Clinically, thrombolytic therapy with use of recombinant tissue plasminogen activator (tPA) remains the most effective treatment for acute ischemic stroke. However, the use of tPA is limited by its narrow therapeutic window and by increased risk of hemorrhagic transformation. There is an urgent need to develop suitable stroke models to study new thrombolytic agents and strategies for treatment of ischemic stroke. At present, two major types of ischemic stroke models have been developed in rats and mice: intraluminal suture MCAO and embolic MCAO. Although MCAO models via the intraluminal suture technique have been widely used in mechanism-driven stroke research, these suture models do not mimic the clinical situation and are not suitable for thrombolytic studies. Among these models, the embolic MCAO model closely mimics human ischemic stroke and is suitable for preclinical investigation of thrombolytic therapy. This embolic model was first developed in rats by Overgaard et al.1 in 1992 and further characterized by Zhang et al. in 19972. Although embolic MCAO has gained increasing attention, there are technical problems faced by many laboratories. To meet increasing needs for thrombolytic research, we present a highly reproducible model of embolic MCAO in the rat, which can develop a predictable infarct volume within the MCA territory. In brief, a modified PE-50 tube is gently advanced from the external carotid artery (ECA) into the lumen of the internal carotid artery (ICA) until the tip of the catheter reaches the origin of the MCA. Through the catheter, a single homologous blood clot is placed at the origin of the MCA. To identify the success of MCA occlusion, regional cerebral blood flow was monitored, neurological deficits and infarct volumes were measured. The techniques presented in this paper should help investigators to overcome technical problems for establishing this model for stroke research.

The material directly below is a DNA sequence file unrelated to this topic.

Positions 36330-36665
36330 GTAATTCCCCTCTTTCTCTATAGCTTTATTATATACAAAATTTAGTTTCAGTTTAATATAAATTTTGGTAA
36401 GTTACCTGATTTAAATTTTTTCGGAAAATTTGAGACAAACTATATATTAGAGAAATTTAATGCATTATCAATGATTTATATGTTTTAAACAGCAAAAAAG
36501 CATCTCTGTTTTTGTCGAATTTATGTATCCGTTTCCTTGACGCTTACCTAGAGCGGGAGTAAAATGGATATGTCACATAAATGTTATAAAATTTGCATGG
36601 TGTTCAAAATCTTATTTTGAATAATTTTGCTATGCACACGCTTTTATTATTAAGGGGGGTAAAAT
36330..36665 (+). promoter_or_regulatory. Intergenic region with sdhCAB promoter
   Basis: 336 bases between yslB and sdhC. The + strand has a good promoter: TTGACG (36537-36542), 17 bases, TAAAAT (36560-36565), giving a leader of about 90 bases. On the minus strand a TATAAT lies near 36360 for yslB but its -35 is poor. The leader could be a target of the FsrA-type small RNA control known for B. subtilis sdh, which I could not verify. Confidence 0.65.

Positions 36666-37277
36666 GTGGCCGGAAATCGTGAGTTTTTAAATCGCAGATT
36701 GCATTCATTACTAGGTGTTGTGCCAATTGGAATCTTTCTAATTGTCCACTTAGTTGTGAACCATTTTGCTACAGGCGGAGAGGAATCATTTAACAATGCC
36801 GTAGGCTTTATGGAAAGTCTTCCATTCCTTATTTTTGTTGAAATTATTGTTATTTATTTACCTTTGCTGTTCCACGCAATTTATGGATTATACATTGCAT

All Science Journal Classification (ASJC) codes
- General Neuroscience
- General Chemical Engineering
- General Biochemistry, Genetics and Molecular Biology
- General Immunology and Microbiology